Military Leadership In Vietnam War

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Military leaders resent McNamara’s intrusion into their services’ business. Countering the resistance of the existing Joint Service Chiefs (JCS), McNamara replaces all them with officers who accept and defer to civilian authority (p. 29). By the time Vietnam starts McNamara transforms the U.S. war command system to one of crisis management with yes-men at the head of the services (p. 30). War leadership runs directly from the president, through the SECDEF to the commander in the field. The service chiefs are at best advisors. To maintain some influence, Chairman of the Joint Chiefs of Staff (CJCS) adopts a “Foot in the door” policy with President Johnson. His tactic is to push for what he wants but to accept what he can get (p.49). Still, military leaders are upset at having to fight a war under peacetime procedures. This has a significant impact on operations in Vietnam. The services essentially fight their own wars within their areas of responsibility. The Army concentrates on major combat actions seeking to destroy the enemy. The Marines concentrate their efforts on counterinsurgency actions and the Airforce focuses on deep interdictions. In lieu of guidance,…show more content…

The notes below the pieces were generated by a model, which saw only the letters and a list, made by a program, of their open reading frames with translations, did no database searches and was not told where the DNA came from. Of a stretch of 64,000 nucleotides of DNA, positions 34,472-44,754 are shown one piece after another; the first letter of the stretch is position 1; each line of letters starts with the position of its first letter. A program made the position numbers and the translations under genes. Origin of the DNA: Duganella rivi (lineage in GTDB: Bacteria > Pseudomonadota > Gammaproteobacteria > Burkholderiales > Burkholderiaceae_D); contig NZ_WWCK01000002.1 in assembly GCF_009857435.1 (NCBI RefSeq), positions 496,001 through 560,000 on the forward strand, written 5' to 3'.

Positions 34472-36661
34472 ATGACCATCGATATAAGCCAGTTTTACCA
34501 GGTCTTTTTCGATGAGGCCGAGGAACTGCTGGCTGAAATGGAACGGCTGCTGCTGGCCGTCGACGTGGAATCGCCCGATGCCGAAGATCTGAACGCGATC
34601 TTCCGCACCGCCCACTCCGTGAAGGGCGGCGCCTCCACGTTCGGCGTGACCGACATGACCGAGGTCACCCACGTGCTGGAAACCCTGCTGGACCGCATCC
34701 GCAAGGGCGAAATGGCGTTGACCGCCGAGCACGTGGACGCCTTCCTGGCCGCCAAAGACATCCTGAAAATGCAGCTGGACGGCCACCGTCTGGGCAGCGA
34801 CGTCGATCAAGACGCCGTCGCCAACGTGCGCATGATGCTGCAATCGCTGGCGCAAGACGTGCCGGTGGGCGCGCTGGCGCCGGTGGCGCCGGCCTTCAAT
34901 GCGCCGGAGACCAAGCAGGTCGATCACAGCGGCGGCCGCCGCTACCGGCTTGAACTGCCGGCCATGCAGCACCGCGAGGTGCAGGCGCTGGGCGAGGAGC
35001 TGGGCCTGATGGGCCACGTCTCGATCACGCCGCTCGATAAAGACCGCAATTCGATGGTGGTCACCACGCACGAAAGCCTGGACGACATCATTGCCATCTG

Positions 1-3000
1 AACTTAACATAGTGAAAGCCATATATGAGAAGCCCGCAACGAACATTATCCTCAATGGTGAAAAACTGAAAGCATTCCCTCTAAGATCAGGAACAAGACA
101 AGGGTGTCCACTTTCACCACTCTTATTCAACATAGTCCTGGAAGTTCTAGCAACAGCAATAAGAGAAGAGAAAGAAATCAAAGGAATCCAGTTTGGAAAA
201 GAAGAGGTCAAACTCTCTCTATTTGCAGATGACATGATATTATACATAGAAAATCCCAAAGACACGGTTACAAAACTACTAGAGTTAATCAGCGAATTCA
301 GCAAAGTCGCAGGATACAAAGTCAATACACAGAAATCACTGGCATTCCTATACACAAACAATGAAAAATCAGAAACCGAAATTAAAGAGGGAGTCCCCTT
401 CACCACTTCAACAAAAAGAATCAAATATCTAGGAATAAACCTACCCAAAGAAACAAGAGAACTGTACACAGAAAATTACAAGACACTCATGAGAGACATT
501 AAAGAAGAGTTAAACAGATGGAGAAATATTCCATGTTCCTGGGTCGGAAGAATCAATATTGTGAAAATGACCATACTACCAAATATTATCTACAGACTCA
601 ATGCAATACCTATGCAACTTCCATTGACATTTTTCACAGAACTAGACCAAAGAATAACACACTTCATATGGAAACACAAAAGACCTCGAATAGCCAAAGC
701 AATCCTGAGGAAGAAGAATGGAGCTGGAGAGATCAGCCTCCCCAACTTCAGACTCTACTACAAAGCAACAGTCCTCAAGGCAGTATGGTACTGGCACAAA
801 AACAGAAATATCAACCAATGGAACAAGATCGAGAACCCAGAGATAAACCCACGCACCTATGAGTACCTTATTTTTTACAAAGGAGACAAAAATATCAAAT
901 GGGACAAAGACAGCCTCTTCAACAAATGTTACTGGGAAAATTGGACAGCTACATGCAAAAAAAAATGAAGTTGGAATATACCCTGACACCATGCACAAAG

LBJ’s micromanagement, compartmented leadership and consensus building approach resulted in ineffective senior leadership and no unity of effort. Other authors on this subject agree to Herring’s characterization of LBJ. Johnson’s dysfunctional leadership, and his desire to maintain consensus, in order to present a unified front for domestic public appeal caused severe dysfunction within his administration. His compartmented planning, using only three principal advisors caused confusion. NSC members and other staffs did not like the Tuesday lunches meetings because the word did not get captured formally in notes and memos. It was told by word of mouth so it never was delivered accurately (p.

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